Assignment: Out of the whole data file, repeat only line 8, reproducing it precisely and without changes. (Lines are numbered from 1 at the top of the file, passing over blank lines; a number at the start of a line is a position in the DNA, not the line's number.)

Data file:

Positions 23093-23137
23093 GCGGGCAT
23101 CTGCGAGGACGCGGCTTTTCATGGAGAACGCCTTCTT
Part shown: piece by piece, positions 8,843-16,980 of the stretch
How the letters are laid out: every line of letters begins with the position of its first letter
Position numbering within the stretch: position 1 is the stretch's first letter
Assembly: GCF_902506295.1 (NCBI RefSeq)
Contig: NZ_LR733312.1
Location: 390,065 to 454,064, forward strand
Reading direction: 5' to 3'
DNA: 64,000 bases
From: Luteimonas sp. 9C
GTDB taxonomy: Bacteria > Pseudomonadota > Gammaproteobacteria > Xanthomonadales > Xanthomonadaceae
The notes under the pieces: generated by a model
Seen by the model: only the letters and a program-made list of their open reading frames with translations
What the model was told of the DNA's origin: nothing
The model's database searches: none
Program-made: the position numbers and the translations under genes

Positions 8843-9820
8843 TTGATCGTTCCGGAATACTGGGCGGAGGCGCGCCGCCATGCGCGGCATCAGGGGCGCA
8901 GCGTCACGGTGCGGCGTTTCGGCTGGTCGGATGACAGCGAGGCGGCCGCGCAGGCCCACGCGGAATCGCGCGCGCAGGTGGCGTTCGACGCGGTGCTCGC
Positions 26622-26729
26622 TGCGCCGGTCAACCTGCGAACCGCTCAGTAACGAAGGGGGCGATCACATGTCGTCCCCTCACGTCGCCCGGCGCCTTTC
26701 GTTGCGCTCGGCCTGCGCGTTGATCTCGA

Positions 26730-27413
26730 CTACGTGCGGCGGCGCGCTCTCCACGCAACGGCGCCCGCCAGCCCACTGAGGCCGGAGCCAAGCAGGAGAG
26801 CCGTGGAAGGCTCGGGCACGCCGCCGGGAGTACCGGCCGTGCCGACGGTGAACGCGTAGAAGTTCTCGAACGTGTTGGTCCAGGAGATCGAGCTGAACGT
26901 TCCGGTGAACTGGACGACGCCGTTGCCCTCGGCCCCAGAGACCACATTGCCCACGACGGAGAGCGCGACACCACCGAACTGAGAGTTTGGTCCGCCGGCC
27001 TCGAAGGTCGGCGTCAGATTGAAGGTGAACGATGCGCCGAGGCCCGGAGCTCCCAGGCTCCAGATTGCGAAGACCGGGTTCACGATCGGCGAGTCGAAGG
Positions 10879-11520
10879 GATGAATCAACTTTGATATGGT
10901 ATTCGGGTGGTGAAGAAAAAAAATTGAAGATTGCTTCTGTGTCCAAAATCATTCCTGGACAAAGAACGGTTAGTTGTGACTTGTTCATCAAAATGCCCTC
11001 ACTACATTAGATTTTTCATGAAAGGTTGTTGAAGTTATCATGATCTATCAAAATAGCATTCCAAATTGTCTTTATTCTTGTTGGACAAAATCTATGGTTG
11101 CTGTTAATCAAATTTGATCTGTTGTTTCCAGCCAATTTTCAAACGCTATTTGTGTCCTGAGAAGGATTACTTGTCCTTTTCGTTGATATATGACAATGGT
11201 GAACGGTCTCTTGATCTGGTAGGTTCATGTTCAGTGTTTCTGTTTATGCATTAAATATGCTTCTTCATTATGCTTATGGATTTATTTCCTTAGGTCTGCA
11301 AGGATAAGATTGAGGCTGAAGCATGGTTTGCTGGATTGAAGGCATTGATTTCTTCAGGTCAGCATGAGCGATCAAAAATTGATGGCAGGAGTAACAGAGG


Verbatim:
Contig: NZ_LR733312.1